I feel that I need a new phase in my process that is all about commenting code, when the site goes live, when it is still fresh, and not just during the coding process. A new phase that is about 'commenting well' the code that is now finished and tested and ready for production. I have never done that before, just relied on commenting as I go. So what do you do? Yes, code is usually self readable and uses descriptive methods and functions, but do you have a commenting phase? Do you go through your code to comment especially for future development. I suppose this is getting towards documentation, which in all honesty I never write. Perhaps I should?

Paul.

PS Although I have built complex sites, and am quite proud of some of the stuff I have done, I am still fairly amateur in that I have never coded in a team. I am guessing that in a team, commenting becomes a more rigid process, explaining the logic of code protions. But that is outside my experience so I just don't know.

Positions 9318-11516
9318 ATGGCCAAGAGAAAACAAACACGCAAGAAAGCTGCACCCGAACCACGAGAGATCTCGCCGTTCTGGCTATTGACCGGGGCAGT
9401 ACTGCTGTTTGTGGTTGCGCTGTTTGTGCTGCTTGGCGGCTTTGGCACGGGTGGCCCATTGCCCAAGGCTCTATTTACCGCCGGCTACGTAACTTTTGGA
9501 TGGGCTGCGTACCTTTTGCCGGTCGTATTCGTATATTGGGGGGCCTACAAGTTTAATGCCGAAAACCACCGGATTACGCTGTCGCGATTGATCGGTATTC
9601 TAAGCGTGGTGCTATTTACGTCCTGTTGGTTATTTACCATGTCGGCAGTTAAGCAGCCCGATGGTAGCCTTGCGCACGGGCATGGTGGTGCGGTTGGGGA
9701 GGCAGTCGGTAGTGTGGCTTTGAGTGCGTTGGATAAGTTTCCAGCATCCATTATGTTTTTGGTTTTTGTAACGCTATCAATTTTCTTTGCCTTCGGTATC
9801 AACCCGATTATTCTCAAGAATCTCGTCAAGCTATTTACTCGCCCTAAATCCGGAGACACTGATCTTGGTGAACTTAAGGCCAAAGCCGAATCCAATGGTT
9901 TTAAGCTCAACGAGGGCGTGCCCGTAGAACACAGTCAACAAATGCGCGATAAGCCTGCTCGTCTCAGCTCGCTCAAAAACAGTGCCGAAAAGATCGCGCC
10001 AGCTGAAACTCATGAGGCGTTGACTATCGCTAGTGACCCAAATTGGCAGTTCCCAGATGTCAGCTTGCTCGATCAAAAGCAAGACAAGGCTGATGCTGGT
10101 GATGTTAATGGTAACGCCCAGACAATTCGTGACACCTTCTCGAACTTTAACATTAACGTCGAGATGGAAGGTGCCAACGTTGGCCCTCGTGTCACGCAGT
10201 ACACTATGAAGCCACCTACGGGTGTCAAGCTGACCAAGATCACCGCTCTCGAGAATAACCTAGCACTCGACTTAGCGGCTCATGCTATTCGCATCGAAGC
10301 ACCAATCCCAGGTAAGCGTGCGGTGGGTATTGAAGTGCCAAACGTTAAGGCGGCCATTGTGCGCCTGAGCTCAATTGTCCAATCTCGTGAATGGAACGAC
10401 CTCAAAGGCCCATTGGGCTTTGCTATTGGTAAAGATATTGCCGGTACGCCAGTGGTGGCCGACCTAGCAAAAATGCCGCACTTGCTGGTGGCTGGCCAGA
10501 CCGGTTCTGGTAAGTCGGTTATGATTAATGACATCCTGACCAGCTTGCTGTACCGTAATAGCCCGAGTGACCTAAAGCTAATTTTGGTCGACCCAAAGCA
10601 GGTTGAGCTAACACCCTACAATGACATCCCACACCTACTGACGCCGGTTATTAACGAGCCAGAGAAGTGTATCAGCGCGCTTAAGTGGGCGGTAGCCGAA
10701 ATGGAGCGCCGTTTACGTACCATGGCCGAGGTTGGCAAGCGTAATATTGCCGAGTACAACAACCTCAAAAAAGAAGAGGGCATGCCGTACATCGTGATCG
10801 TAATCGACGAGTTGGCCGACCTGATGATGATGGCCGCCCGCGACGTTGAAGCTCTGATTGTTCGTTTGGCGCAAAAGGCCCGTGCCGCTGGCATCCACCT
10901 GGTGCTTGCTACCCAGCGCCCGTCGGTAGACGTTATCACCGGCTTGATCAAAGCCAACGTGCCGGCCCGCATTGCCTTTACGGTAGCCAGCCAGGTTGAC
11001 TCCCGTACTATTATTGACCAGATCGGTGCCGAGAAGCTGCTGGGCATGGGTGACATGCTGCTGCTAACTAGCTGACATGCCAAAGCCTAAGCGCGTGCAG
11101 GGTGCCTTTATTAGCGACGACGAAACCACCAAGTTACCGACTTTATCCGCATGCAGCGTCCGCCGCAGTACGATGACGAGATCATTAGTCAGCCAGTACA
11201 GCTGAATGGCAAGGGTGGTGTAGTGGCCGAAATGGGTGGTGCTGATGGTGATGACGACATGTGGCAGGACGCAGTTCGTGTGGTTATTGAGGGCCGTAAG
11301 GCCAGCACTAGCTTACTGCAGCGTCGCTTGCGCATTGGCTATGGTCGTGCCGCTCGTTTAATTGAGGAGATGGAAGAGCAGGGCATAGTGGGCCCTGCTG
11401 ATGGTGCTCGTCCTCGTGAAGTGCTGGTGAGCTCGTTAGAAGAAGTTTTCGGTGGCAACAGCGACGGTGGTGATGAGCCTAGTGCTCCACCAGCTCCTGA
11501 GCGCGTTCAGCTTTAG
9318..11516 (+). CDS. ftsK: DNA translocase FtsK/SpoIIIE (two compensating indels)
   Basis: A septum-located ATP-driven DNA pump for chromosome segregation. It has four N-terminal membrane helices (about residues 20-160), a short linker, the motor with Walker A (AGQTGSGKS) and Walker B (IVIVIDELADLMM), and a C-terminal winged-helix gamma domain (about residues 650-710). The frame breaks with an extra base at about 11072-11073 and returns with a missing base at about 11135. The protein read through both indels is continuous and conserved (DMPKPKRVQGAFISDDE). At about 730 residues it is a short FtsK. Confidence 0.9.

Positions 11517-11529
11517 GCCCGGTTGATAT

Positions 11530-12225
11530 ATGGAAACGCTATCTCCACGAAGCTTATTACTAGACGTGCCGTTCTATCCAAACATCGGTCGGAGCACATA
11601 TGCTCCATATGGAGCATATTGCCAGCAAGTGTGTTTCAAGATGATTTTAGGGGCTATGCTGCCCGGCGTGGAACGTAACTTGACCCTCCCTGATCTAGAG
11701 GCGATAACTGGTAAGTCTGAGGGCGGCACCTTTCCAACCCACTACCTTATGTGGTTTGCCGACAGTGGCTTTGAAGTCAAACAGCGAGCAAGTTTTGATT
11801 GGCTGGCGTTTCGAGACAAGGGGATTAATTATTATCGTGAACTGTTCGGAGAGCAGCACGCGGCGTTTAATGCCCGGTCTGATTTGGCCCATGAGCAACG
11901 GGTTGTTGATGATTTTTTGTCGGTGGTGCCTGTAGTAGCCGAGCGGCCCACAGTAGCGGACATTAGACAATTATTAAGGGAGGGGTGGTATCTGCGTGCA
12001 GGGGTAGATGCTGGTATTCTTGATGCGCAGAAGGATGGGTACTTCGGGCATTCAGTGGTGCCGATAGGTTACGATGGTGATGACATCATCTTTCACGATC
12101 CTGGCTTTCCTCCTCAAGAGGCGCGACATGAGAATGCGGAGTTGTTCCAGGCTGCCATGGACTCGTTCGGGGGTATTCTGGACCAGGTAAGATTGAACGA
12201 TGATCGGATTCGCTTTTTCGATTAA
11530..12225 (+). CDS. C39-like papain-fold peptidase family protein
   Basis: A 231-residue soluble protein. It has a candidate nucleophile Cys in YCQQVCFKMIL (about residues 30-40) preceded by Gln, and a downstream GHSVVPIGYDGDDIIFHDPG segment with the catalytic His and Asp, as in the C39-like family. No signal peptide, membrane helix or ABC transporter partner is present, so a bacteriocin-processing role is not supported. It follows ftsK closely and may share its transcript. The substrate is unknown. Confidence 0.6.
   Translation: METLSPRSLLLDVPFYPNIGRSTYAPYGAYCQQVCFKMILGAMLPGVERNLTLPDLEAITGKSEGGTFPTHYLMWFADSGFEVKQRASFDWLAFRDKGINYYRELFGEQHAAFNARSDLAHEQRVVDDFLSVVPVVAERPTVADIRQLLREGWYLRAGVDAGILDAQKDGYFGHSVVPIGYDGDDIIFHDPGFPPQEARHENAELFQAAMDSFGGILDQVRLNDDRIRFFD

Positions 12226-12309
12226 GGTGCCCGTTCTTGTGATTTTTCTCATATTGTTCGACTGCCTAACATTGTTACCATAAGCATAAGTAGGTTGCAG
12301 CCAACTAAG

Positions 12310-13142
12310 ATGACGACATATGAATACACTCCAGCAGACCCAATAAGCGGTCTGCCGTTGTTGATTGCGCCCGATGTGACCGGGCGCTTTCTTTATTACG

one thing that has been helping me is to make some of the comments in the form of questions, especially for things wrapped in an if check. that way its not necessary to read the code inside the if to get the general sense of what the method is doing or checking for.

like
Code:
// did the contact form validate?
implied: if it didn't we are going to show the contact form again

Code:
// is there inventory for the product?
implied: if there is no inventory we can't buy this item

Code:
// did the transaction complete?
implied: if it didn't then don't complete the order
First of all, you should avoid commenting too much. If it doesn't take you more than a few seconds to understand what a line of code does - it doesn't need to be explained. CI's config files are heavily commented because they need to explain to thousands of users (who are often complete newbies) what each setting does, but if you look at the actual framework code, there are few inline comments.